*Sigh* After we have mourned this loss, we can pivot. Project-based learning can still happen remotely, and students can still find meaning, purpose, collaboration, joy and share their work with their communities. It’s just going to look different now. We can still feature:

  • relevance
  • purpose
  • collaboration
  • hands on work
  • community partnerships
  • culminating events

We can still use this PBL template, but consider how we can do each part virtually and remotely. So, let’s go! Pivoting to remote/distance PBL. We got this.

Exciting Virtual Launches

Often one of the first, most exciting and important parts of PBL is launching the entry event. These are critical to engage students in the learning, by tapping into relevance, motivation, and excitement. They are something novel, high-interest, that can give students a reason to dive into a driving question for inquiry. Luckily, many organizations see this opportunity to engage students and are giving us resources to do so.

Here are some examples of high interest virtual launches:

The idea is experience something new and exciting… then ask students to generate questions or to pondering a driving question you have created, and launch all sorts of inquiry and thinking.

Moments of Collaboration

It is easy to think that the shift to remote PBL means that students will be working on projects by themselves. But this is not true! Student can work collaboratively on projects with many of the same supports you designed at the beginning. Collaborating on Google Docs and slides? Yep. Creating a timeline and due dates? Yep. Giving each other feedback on work? Indeed. Students will need support with how to do this, as in schedules, dates, expectations and times. This could look like a weekly post describing how they worked as a team that week, or daily exit tickets with this check in.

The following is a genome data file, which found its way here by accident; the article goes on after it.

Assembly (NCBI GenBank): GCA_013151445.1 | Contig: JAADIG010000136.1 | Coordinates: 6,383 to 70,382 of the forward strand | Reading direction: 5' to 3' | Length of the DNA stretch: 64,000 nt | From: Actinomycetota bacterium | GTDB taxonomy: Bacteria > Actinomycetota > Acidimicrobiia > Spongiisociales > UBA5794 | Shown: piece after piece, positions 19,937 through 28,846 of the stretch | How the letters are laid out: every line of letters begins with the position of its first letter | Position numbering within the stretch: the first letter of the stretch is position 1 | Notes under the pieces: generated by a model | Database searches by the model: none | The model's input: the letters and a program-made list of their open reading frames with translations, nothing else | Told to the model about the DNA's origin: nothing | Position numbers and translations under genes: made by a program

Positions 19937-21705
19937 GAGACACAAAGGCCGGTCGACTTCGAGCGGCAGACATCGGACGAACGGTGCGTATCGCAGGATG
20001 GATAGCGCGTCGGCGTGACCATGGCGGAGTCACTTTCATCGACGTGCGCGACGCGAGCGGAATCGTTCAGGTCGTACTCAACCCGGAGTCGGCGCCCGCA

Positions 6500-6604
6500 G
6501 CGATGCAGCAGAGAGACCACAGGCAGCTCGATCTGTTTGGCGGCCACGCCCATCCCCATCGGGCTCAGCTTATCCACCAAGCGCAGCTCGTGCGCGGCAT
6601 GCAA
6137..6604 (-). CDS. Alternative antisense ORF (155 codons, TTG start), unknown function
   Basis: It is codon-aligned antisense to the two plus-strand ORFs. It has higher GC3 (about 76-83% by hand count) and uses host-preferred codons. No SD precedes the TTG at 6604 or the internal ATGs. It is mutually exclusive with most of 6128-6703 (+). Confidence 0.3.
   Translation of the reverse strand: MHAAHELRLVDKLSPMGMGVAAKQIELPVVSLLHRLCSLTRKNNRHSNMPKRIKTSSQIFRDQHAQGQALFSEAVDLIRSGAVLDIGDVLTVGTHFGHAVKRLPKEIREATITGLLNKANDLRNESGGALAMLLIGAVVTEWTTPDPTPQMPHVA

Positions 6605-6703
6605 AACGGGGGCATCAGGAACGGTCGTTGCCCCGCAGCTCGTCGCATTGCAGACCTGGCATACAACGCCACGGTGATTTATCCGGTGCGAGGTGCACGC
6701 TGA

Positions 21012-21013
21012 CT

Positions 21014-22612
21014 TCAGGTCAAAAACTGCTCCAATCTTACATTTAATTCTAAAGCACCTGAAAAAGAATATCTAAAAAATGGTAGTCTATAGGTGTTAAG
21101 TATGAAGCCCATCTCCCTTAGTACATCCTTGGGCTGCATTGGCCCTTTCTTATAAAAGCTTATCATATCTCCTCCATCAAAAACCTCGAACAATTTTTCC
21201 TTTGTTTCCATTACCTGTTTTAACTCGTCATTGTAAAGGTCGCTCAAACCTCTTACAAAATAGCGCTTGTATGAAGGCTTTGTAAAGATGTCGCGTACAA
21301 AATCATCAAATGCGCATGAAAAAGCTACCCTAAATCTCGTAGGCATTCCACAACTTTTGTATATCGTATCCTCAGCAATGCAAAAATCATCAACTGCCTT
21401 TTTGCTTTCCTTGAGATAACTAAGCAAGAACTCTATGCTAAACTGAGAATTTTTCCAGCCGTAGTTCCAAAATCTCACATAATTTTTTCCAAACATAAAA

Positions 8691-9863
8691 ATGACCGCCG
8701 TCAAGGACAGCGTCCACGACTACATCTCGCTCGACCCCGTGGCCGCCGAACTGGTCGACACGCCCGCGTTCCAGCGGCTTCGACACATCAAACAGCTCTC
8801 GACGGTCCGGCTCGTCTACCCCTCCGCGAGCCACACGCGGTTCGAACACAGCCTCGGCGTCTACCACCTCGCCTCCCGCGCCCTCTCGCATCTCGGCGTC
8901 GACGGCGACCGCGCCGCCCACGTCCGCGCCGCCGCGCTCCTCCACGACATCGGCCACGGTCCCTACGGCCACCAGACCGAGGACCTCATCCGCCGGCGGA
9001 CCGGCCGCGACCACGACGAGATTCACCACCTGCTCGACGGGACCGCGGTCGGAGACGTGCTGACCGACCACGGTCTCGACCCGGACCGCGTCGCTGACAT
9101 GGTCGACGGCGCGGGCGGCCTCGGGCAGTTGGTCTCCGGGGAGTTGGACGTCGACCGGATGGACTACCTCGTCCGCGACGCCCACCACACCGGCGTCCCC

Here are a few tools that support collaboration in remote project-based learning:

Scaffolding and support

PBL requires lots of support and scaffolding from the teacher, and in the remote environment, this is even more important. What might this look like? It might be providing one slide show of the entire project, step be step, that students can follow, and the announcements that day can say what step your class is working on. It could also be creating a Google Site for the project, with weekly plans and task listed on docs embedded in the site, like this one from Learning Lab participant and 3/4 teacher from Burke Town School, Chrissy Park!

Or it could be clear instructions on Google Classroom in an announcement: “Hey class! Today, use this research note catcher to document your research using the Padlet of sources for your team. Add your main takeaway as a comment to this post sometime this week.”

Remote PBL could take the form of a playlist as well, guiding students through a series of steps to complete the project. Here, you will see Burke teachers Amelia Wurzberg and Courtney Murray continued their year long focus on the United Nations Global Goals with a choice board to pivot their PBL to a remote environment, and provide flexibility to the project.

In thinking about UDL, offer all students support like you might in the classroom: graphic organizers, note catchers, clear instructions and steps, and ways to get more support. Here are the principles of UDL as they apply to remote learning environments.


Regular reflection is a key part of project-based and service learning. Schedule weekly reflection opportunities digitally or on paper, just as online journals such as Seesaw or create digital books such as Book Creator. Or, have students post reflections on Flipgrid. The key is regular reflection with multiple modalities for doing so. Students can reflect on their learning of the transferable skills or other learning targets. All of the strategies in this post are doable remotely with some minor tweaks!

Community Partnerships

These are still possible and important! Many community partners want to be available to support students. Creating a community partner contact list is a good first step, either with students, in your teaching team, or on your own. Then, coordinate ways teams of students can meet with community partners online or get feedback on their working drafts. Check out how folks at People’s Academic Middle Level have partnered with their communities in project-based learning. 

Culminating Events